Will more refinement keep Yamaha’s class-conquering YZ450F at the top of the heap?
Yamaha’s YZ450F turned a major corner in 2015.
After a complete redesign in 2014 to get the radical reverse inclined-motored YZ open-classer to the top of the 450cc motocross mountain, Yamaha finally found the right combination of power and handling to make the YZ450F a class favorite, claiming the vast majority of shootout wins in the enthusiast pubs in 2015. Even better for the BLu Cru, the 2015 YZ450F model has also been the top-selling 450cc motocross machine this season, a testament to its newfound popularity.
But apparently good wasn’t good enough, because for 2016 Yamaha’s best 450cc motocross machine is even better. At least that’s what our hot laps aboard the 2016 YZ450F revealed during Yamaha’s U.S. press intro yesterday at Competitive Edge Motocross Park in Hesperia, California.
Just as with the 2015 machine, it isn’t a radical overhaul but rather subtle changes that make the 2016 model better than ever. Minor revisions to “Big Blue,” in 2015 included an ECU tweak to fatten up its fuel-injection at low rpm (for a smoother throttle feel), bigger valves, lower motor mount changes, a slight gearing change, stiffer fork springs and suspension setting refinements. All of these helped to put the YZ450F on top, but for 2016 Yamaha elected to refine the engine, chassis flex and suspension specs even further while also adding a new trick in the form of the a new Launch Control System to help harness the 450cc’s thunderous power out of the starting gate.
And that’s not all, as the 2016 YZ450F is even more user-friendly than before, courtesy of camshaft changes made to its 449.7cc, liquid-cooled, fuel-injected DOHC engine. Yamaha seems to have found a sweet spot with the 450F’s 97.0 x 60.8mm bore and stroke and 12.5:1 compression ratio, and these specs are unchanged for 2016, but to give the motor more robust low-end torque and a smoother transition through the rev range without hurting its mid-range and top-end performance, the 2016’s intake and exhaust cams feature different lift, duration and lobe centers that change the timing with which the 450F’s titanium intake and exhaust valves open and close. According to Yamaha these are the specs for the 2015 and 2016 cams.
2015 YZ450F Intake Cam
Open: 37° BTDC
Close: 77° ATDC
Lobe Center: 110° ATDC
2016 YZ450F Intake Cam
Open: 30° BTDC
Close: 78° ATDC
Lobe Center: 114° ATDC
2015 YZ450F Exhaust Cam
Open: 73° BBDC
Close: 43° ATDC
Lobe Center: 105° BTDC
2016 YZ450F Exhaust Cam
Open: 70° BBDC
Close: 38° ATDC
Lobe Center: 106° BTDC
The difference in these numbers may not seem all that radical, but it makes a noticeable difference in the performance of the YZ450F. According to DBC’s ace test rider, Ryan Abbatoye, the 2016 YZ450F comes off the bottom smoother and with more authority than the 2015, making it easier to get a good drive out of corners. The extra grunt also makes for a more seamless transition to the top-end rush. The slightly less explosive power delivery should make the 2016 more useable for the vast majority of riders, and Abbatoye said that the bike feels just as strong through the middle and on top as last year’s YZ, although he also detected that the 2016 doesn’t rev quite as quickly as the 2015 did. Either way, the Yamaha delivers more power than most normal people can deal with, and the slightly abnormal Abbatoye had a lot of fun shredding berms and soaring off of Comp Edge’s numerous jumps aboard the YZ450F. The Yamaha is clearly still a beast, just a more manageable beast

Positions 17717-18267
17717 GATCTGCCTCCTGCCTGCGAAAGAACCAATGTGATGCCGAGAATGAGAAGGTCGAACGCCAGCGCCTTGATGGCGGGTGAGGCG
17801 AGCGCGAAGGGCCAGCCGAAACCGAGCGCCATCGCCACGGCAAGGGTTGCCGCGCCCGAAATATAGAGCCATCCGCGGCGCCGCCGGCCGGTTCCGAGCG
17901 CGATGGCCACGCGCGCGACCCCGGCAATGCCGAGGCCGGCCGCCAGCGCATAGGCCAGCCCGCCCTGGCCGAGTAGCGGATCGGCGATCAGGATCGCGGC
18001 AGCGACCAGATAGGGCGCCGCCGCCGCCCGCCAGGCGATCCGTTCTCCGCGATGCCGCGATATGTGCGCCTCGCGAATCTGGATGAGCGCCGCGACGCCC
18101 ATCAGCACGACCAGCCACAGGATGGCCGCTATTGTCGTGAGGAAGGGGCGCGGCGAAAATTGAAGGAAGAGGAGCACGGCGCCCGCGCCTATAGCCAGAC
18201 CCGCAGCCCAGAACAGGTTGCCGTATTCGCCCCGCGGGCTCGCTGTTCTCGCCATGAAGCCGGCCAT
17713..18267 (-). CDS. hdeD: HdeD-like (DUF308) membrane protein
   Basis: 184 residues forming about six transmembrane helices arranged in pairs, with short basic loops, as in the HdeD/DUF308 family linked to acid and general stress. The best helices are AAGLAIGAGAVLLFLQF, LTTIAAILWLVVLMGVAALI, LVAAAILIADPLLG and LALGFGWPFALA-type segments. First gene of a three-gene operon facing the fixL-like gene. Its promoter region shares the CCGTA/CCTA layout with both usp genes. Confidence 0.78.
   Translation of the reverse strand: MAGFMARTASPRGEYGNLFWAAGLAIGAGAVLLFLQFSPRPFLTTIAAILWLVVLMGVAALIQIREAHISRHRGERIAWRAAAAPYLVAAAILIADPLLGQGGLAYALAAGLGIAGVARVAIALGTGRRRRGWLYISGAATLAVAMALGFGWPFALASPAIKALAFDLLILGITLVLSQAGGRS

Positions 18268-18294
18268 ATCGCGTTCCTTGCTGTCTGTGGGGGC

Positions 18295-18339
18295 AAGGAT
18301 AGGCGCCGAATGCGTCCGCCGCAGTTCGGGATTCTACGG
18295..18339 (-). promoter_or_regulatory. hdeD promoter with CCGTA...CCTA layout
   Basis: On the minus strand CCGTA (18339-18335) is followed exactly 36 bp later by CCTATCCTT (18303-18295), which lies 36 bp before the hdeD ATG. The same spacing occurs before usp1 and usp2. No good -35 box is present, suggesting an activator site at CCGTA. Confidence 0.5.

The YZ450F’s new Launch Control System (LCS) is designed to offer the same benefit as the systems found on competitive models—to get the rider out of the gate more effectively. The LCS works in concert with the ECU to briefly retard ignition timing and thus limit wheelspin on slippery concrete or slick dirt launch pads. It’s engaged by pressing a button on the left handlebar, and a flashing red light denotes when the system is armed. The system works in either first or second gear, and the ECU reverts to the standard map when the rider shifts into third gear.
Abbatoye spent some time getting to know the LCS at Comp Edge. On the track’s slick concrete starting pad, the LCS made second-gear starts much easier as the machine hooked up and shot off the starting line more quickly than it did when Abbatoye made his baseline starts with the system disarmed. However, in the dry, loose, deep, dirt just ahead of the starting gate, the traction was too good and the system only tended to flatten out the engine’s power, making it less effective. Abbatoye found that he was better off simply using the old-school, slip-the-clutch method to control wheelspin rather than relying on the LCS to do it for him. The Launch Control System certainly works when conditions are really slippery, but we’d call it a qualified success.
Improvements have been made to both the YZ450F’s clutch and five-speed transmission for 2016. a new machining process is claimed to make the surface on the clutch basket as flat as possible in an attempt to improve the clutch engagement feel, and the transmission receives a new shift stop lever design and shifter dog shape. The new shift stop lever increases spring load by 20 percent compared to the previous model, which Yamaha says will make shifting more precise under power and also reduce the chance that the rider will catch neutral on the 1-2 upshift. We never had an issue with the way the YZF shifted in 2015, but Abbatoye noted that the 2016’s shifting feels smooth and precise especially under full-throttle upshifts without using the clutch. The only other internal engine change Yamaha engineers made for 2016 was to add six holes to the water pump impeller to improve pressure distribution within the pump and thus make the system less prone to blowing a water pump seal.